Impact of Different Role Types and Gender on Presence and Cybersickness in Immersive Virtual Reality Setups

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PubDate: December 2021

Teams: INESC TEC Porto

Writers: Miguel Melo; Guilherme Gonçalves; David Narciso; Maximino Bessa

PDF: Impact of Different Role Types and Gender on Presence and Cybersickness in Immersive Virtual Reality Setups

Abstract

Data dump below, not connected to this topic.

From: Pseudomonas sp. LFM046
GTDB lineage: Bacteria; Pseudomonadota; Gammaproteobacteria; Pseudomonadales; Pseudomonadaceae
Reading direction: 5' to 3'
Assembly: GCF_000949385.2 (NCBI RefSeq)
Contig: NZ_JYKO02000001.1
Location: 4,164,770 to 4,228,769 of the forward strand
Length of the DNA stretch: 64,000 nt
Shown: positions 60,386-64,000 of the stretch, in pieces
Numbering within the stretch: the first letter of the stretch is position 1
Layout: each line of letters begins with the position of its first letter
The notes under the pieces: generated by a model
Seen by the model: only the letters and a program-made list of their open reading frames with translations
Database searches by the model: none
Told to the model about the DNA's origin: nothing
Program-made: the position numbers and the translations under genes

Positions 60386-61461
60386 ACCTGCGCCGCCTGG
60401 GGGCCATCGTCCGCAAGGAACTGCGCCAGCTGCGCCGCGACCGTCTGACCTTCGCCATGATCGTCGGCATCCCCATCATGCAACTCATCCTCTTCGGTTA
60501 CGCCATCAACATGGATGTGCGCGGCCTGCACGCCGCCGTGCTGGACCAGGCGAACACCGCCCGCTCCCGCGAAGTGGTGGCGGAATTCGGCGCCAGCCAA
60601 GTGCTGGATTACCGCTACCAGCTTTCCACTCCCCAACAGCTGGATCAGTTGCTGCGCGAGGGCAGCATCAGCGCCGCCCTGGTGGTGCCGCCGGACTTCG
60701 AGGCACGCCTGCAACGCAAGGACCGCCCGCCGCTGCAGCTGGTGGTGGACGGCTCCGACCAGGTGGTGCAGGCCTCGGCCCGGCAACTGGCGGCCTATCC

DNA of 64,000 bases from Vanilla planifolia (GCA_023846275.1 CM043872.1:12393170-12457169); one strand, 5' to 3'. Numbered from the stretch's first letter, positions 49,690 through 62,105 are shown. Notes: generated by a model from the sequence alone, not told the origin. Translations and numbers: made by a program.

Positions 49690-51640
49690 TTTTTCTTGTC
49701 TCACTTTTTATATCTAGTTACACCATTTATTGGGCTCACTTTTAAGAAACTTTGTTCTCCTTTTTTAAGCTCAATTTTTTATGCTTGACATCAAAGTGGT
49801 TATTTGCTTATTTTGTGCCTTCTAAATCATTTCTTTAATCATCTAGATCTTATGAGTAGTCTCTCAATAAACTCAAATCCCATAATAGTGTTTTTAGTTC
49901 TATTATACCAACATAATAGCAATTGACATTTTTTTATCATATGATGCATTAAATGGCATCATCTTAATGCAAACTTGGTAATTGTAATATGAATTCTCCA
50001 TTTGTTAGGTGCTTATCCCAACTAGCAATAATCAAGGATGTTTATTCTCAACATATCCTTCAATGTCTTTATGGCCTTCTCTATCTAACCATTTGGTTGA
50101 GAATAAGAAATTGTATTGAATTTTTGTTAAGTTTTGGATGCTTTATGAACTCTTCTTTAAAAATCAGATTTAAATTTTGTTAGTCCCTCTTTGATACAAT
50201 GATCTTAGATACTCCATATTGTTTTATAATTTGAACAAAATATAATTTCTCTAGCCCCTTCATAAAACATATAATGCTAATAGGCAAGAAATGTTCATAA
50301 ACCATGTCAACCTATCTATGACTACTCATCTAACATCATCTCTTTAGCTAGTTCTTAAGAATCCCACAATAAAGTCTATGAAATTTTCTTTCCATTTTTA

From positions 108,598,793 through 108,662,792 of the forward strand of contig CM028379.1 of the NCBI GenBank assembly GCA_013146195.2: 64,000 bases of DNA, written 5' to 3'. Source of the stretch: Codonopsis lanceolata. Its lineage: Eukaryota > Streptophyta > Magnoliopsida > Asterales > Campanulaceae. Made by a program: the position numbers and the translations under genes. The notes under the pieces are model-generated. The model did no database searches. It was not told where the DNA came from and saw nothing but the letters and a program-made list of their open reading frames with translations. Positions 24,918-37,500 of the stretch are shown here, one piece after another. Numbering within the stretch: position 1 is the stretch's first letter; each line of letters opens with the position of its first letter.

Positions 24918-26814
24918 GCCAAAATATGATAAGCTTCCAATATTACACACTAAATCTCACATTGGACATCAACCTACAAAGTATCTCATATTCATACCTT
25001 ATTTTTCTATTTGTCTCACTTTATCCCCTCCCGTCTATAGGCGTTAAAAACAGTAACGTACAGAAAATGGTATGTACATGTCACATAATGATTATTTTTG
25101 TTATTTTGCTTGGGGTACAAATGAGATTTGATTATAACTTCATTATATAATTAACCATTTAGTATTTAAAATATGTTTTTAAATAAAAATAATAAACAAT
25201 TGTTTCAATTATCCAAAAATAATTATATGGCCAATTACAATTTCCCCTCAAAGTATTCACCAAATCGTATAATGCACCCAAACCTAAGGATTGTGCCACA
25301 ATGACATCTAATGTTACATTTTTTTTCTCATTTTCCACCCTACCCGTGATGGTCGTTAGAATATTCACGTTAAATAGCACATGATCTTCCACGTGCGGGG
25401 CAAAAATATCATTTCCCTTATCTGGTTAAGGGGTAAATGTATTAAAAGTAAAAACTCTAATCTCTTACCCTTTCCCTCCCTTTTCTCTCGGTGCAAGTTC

Several factors have been identified to contribute to the sense of presence and cybersickness, including the preponderance users have in the virtual environments (VE) and their gender. This work focuses on studying the Role Type and gender in a VE and their impact on the sense of presence and cybersickness when immersive Virtual Reality (VR) setups are used. For this, a set of psychophysical experiments were conducted to evaluate a VR scenario with three Role Types: Viewer, Explorer, and Searcher. Results revealed statistically significant differences in Spatial Presence, Cybersickness, Nausea, Oculomotor Discomfort, and Disorientation for Role Type. In the evaluated scenario, it was observed that a more dominant Role Type on the VE leads to a higher reported spatial presence (sense of physically being present in the VE) and higher cybersickness scores. We conclude that a higher relevance of the Role Type makes the users more sensitive to the stimuli present in the VE regarding the coherency of the interaction/simulation and, consequently, more prone to develop cybersickness symptoms. No differences were found between the genders.

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